NEW DEFENSIVE PACKAGE
The Vikings were allowed to end defensive tackle Chris Hovan's consecutive-starts streak when he left Winter Park early on Friday with the flu. Rookie free-agent tackle Spencer Johnson started in Hovan's place, but that wasn't the only surprising package the Vikings employed Sunday. In certain situations, the defensive line was missing both Hovan and Kevin Williams. In their places were Johnson and Steve Martin. There may be a reason for that, evidenced during this game. On one big gainer from the usually immobile quarterback Joey Harrington, Williams and Hovan ran a stunt where both of them took outside rushes. It left a gaping hole in the middle of the line and Harrington gained 8 yards, 1 yard short of his season-high 9-yard gain. He added another 7-yard rush later in the game.
All three of Lance's Johnstone's sacks came on third downs and forced the Lions offense off the field. It looked like they all came with a three-man line, but Vikings coach Mike Tice said it wasn't a three-man line. Rather he called it a "big nickel" package that featured a linebacker picking a place to rush from on the line of scrimmage. That linebacker was usually either Keith Newman or E.J. Henderson. In those situations, Hovan was at left end, Williams in the middle and Johnstone on the right side.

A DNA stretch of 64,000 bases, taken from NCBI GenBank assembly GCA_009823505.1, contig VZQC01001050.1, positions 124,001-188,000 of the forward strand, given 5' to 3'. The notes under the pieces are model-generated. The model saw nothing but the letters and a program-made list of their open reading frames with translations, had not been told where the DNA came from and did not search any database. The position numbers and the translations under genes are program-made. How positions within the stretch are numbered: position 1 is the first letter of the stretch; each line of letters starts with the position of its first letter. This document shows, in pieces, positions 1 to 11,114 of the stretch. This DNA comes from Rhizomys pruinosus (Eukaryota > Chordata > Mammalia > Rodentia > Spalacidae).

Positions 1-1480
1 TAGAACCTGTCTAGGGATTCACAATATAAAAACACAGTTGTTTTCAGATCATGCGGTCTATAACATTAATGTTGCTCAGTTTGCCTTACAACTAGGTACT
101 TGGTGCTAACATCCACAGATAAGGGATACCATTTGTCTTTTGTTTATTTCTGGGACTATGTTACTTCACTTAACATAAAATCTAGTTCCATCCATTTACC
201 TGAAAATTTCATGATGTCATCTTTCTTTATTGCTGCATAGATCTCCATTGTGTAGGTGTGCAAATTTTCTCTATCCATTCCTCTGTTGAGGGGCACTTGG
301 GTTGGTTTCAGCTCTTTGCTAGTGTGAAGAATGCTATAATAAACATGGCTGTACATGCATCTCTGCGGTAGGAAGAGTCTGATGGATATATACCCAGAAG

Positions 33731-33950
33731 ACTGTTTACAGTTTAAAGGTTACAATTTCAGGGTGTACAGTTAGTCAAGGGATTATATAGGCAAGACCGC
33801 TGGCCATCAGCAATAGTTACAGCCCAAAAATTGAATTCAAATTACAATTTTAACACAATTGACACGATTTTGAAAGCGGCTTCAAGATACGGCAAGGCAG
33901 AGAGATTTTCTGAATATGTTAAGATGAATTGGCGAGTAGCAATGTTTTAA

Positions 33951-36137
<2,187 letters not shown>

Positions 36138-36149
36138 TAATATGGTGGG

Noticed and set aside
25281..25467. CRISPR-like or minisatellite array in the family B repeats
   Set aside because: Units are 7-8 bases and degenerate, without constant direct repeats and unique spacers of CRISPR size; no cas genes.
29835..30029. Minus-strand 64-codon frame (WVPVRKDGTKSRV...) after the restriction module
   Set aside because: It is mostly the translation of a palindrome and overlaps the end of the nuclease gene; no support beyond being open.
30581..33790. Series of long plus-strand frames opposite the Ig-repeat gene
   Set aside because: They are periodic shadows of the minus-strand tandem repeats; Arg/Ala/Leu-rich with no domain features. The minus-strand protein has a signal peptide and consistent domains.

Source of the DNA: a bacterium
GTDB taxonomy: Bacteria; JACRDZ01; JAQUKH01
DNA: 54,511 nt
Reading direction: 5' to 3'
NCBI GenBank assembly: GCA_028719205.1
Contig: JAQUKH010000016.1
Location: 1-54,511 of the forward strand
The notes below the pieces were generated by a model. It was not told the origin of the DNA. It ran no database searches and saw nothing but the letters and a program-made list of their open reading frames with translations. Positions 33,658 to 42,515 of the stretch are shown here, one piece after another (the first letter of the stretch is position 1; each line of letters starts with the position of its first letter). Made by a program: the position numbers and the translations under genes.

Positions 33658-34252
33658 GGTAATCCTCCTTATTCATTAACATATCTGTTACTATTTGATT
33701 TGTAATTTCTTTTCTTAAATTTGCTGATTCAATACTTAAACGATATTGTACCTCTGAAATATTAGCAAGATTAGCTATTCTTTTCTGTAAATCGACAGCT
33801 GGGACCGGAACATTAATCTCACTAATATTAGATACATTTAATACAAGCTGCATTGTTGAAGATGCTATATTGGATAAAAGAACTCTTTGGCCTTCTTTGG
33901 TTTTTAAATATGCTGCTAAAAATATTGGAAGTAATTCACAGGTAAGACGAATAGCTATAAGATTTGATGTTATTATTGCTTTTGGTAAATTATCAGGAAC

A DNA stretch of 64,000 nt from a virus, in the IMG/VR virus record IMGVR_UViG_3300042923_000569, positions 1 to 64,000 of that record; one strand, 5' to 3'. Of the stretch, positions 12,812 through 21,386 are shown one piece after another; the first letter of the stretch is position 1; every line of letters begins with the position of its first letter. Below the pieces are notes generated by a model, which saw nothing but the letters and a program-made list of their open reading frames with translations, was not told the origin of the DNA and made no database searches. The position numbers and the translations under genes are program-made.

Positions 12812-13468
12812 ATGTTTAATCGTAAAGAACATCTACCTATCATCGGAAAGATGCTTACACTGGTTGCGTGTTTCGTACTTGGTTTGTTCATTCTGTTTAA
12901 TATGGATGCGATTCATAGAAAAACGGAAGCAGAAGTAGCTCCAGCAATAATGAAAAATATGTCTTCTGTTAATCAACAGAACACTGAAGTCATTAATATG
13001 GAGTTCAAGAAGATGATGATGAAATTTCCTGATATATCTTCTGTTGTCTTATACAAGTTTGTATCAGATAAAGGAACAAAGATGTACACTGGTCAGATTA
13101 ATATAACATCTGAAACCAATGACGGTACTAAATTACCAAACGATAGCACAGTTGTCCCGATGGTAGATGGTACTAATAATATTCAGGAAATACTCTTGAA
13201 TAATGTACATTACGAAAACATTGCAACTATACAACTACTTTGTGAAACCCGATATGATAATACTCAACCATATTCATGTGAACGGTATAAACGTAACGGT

DETROIT'S A RUNNING TEAM
Not since the days of Barry Sanders have the Vikings looked this bad against Detroit's rushing game — at least in the first half. Rookie Kevin Jones, who didn't have a 100-yard game since being drafted in April, got his first against the Vikings — and nearly got it all in the first half when the Vikings tackled poorly. Detroit had 128 rushing yards in the first half, 95 of those coming from Jones. But after the Vikings started tackling better, Jones gained only 5 yards in the second half on four carries and Detroit had only 18 second-half rushing yards.
THAT'S A PUNT
The Vikings have struggled all year in the punting department, witnessed by Darren Bennett's last-ranked punting average. It didn't get any better against Detroit in the first half. He averaged 32.5 yards on two punts, compared to Nick Harris' 41-yard average on two punts.